BM: And then will you review whether GEEF continues?
KA: We will review whether and how it continues.
BM: Let's move to a micro level in terms of help for family firms. If your work persuaded member states to ease inheritance tax and encourage the retention of capital within businesses, would that be enough or would they need more help?
KA: Family firms need a lot of the kind of help provided by the FBN, such as networking, education etc. If you look five years ahead the majority of activity will be in that field rather than in political lobbying. I think that FBN has an incredibly important role to play.
BM: Why is networking worthwhile?
KA: Networking among family firms helps them understand their own situation, the realities of their situation and, of course, how to use the right methods, such as family councils and educating the next generation.
BM: Do you think that families need to learn about themselves in order to make their businesses more productive and better able to survive?
KA: I think the most crucial question is that when the family firm moves into the second, third and fourth generation, the family understands the harsh realities of business life. It is a struggle and they have to be united behind the company, or the company will go bankrupt or slowly fade away. Over the years when I have been speaking to many family firms it has been surprising to see how little the ensuing generation understand those realities, unless they are businessmen and businesswomen themselves. Sometimes people see it as a power play, or they might be incredibly naive – these are the dangers. On the other hand if there is unity, then families can be a great driving force. And because they are usually very people-oriented then employees feel secure and other business associates feel secure in dealing with family firms.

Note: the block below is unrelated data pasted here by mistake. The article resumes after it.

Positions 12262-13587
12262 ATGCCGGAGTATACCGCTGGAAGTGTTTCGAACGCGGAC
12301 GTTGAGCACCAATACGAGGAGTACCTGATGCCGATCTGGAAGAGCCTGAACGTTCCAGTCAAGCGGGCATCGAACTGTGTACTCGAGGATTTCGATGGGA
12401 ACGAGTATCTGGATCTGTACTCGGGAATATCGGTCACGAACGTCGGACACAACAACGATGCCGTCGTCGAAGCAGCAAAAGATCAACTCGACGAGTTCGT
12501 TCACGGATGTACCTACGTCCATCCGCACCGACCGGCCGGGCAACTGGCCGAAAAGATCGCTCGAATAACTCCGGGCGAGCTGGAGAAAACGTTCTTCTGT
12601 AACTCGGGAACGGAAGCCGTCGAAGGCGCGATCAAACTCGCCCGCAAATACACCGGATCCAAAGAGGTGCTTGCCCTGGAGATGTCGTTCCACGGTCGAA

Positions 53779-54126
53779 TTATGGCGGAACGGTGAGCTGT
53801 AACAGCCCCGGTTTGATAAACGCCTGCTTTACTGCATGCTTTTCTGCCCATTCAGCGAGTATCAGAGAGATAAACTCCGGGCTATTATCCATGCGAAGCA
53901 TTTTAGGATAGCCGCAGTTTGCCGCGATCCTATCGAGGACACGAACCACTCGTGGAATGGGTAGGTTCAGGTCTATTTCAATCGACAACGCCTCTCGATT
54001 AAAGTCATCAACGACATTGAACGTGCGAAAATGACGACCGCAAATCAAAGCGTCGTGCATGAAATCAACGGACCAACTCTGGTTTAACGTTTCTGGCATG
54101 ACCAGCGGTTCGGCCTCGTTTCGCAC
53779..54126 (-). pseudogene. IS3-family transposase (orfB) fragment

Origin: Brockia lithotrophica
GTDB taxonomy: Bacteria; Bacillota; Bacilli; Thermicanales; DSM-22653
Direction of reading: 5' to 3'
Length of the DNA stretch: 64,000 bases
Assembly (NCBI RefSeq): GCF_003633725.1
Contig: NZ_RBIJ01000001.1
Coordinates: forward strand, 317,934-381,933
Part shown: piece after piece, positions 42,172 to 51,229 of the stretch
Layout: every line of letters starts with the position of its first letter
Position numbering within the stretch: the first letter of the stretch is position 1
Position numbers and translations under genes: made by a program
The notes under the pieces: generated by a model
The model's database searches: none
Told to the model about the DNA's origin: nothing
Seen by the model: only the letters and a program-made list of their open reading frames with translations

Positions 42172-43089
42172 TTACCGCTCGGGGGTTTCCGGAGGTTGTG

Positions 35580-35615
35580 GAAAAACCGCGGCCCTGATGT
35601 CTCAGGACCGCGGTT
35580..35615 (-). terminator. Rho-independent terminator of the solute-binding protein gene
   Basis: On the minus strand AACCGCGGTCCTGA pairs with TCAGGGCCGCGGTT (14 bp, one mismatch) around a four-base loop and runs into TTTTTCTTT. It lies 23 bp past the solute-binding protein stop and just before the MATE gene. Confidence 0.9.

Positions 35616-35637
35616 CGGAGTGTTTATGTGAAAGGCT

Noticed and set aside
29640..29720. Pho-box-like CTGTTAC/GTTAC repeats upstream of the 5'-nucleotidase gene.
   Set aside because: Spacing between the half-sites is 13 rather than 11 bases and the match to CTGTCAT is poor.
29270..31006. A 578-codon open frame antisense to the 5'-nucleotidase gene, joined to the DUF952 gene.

BM: As a family business owner yourself, with all your experience of Brussels and so many family businesses, what advice would you offer to politicians, and what would you say to family business owners at this time?
KA: To the politicians I would say they must understand what an important role family businesses play in the general economy. To families my advice would be to say that running a business with a significant number of people involved is something that requires a lot of responsibility and learning and knowledge and you cannot sit back and say 'because we've done this for five generations we know everything'.
It's not what you are, it's what you've accomplished that's important. So don't be complacent or arrogant.